“Bite-Size Bits of Local, National, and Global History”
“Bite-Size Bits of Local, National, and Global History”
Cape May in Cape May County, New Jersey — The American Northeast (Mid-Atlantic)

Ridges, Rivers and Coastlines

Raptor Migration


— Wildlife Migration —

Ridges, Rivers and Coastlines Marker image. Click for full size.
By Bill Coughlin, August 27, 2009
1. Ridges, Rivers and Coastlines Marker
Inscription.  Coastlines, rivers, and systems of mountain ridges provide geographic guides for the fall raptor migration in the northeast. This results in concentrations along certain routes and usually provides exceptional viewing opportunities in places like southern New Jersey. An average of 50,000 to 60,000 raptors pass through Cape May Point on their way to the tropics each fall.

Northeast Raptor Migration
Raptor migration occurs in the spring and fall. While the migration of these birds of prey is closely linked to seasonal changes, it is more directly related to the availability of food.

Sixteen species of raptors commonly migrate through the eastern United States. During the summer, they prey heavily on insects, song birds, rodents, and reptiles. With the onset of cold temperatures, these food sources become more scarce and the hawks are forced to migrate into more temperate climates in search of new sources. Can you think of things that might go wrong on such a long journey and what the hawks might need along the way?

Requirements for Safe Passage
Try to imagine being a raptor on a lengthy flight of 1,000 to
Marker in Cape May Point State Park image. Click for full size.
By Bill Coughlin, August 27, 2009
2. Marker in Cape May Point State Park
The Ridges, Rivers and Coastlines marker is part of the New Jersey Coastal Heritage Trail Route.
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3,000 miles, and then think about what you would need for safe passage along the way.

Hawks, warblers, fly-catchers, and thrushes require extensive forest tracts. Shorebirds require mudflats to feed and secluded sand bars and beaches to roost. Ducks, blackbirds, and wading birds need marshes – some fresh, some salt, and some brackish.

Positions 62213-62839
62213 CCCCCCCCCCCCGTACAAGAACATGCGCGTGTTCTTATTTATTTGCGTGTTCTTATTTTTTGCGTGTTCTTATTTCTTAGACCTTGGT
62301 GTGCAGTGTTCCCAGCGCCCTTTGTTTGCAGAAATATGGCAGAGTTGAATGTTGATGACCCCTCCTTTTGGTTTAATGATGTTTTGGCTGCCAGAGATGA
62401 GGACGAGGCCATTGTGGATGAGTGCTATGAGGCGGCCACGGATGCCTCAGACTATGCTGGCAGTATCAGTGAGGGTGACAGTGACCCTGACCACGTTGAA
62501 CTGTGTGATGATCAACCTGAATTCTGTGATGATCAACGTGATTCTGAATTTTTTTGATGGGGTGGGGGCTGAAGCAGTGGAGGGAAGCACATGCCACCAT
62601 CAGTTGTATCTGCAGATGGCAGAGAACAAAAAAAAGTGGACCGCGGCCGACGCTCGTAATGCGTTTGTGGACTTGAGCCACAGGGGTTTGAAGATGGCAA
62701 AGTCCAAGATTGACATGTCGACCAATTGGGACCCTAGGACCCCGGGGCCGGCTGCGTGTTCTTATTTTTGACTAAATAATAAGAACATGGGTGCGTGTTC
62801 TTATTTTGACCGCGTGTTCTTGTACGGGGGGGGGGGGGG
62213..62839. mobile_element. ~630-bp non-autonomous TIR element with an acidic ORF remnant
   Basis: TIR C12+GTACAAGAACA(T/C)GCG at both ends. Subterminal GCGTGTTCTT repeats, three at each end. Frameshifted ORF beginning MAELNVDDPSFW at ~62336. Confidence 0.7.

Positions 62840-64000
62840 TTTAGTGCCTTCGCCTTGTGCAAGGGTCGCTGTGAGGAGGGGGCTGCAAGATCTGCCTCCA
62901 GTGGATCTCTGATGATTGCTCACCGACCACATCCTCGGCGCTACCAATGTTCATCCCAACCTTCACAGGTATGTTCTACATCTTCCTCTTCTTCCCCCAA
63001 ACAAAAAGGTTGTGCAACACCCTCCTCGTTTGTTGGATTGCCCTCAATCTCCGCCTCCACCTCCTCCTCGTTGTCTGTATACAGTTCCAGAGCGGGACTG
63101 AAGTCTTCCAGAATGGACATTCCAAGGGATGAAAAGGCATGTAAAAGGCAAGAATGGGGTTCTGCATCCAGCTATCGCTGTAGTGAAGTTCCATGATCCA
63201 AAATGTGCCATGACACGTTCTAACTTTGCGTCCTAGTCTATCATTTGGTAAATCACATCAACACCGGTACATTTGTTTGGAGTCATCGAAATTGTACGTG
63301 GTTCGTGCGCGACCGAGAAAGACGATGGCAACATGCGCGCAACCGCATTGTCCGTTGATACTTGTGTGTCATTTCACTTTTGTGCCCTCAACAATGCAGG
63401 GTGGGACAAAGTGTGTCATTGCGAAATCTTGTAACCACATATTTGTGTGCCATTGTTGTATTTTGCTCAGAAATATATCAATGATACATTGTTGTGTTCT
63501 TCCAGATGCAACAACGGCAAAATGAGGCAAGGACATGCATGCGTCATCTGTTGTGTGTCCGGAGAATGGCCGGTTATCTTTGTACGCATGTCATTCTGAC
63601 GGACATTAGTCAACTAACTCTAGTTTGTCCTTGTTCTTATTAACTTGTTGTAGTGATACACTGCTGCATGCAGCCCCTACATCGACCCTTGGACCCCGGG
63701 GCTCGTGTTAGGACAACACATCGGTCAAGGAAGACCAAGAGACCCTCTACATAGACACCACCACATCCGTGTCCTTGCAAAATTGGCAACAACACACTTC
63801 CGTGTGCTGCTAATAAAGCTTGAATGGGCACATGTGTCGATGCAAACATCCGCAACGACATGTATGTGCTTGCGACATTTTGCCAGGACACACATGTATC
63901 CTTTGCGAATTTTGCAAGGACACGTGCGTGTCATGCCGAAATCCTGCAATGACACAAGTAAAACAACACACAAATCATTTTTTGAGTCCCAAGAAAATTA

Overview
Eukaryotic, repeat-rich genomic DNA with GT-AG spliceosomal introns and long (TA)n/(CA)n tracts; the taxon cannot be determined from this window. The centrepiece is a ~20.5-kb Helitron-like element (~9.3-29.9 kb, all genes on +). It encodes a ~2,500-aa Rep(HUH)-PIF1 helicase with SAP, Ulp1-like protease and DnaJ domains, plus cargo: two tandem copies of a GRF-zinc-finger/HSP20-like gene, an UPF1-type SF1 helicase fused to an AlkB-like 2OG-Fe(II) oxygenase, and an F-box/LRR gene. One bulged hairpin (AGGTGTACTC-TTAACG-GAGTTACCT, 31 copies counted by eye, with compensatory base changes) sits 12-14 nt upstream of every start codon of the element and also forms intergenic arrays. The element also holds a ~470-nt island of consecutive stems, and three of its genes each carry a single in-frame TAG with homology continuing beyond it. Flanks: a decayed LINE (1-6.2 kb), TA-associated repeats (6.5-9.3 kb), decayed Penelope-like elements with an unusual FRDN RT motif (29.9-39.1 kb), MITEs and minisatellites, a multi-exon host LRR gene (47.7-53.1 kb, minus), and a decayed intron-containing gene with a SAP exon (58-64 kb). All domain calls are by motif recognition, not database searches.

One of the greatest crises facing New Jersey is how to protect these critical areas. Destroy the habitat, and we jeopardize the existence of our birds.
Erected by State of New Jersey – Division of Parks & Forestry.
Topics. This historical marker is listed in these topic lists: AnimalsScience & Medicine.
Location. 38° 55.965′ N, 74° 57.474′ W. Marker is in Cape May, New Jersey, in Cape May County. Marker can be reached from Lighthouse Avenue, on the left when traveling south. Marker is in Cape May Point State Park, near the viewing deck at the north end of the parking lot. Touch for map. Marker is in this post office area: Cape May Point NJ 08212, United States of America. Touch for directions.
Other nearby markers. At least 8 other markers are within walking distance of this marker. Bats on the Move (a few steps from this marker); Shorebirds Galore (within shouting distance of this marker); Flipper and Friends (about 300 feet away, measured in a direct line); What is it? (about
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400 feet away); Swarms of Dragonflies (about 500 feet away); Fragile Flyers (about 500 feet away); All Shapes, Sizes and Materials (about 700 feet away); Cape May Lighthouse (about 700 feet away). Touch for a list and map of all markers in Cape May.
More about this marker. The right side of the marker features an outline of the state of New Jersey containing photos of various “New Jersey Birds of Prey”.
A map of the raptor migration route in the northeast appears at the bottom left of the marker.
Credits. This page was last revised on June 16, 2016. It was originally submitted on July 1, 2011, by Bill Coughlin of Woodland Park, New Jersey. This page has been viewed 434 times since then and 18 times this year. Photos:   1, 2. submitted on July 1, 2011, by Bill Coughlin of Woodland Park, New Jersey.

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Oct. 24, 2021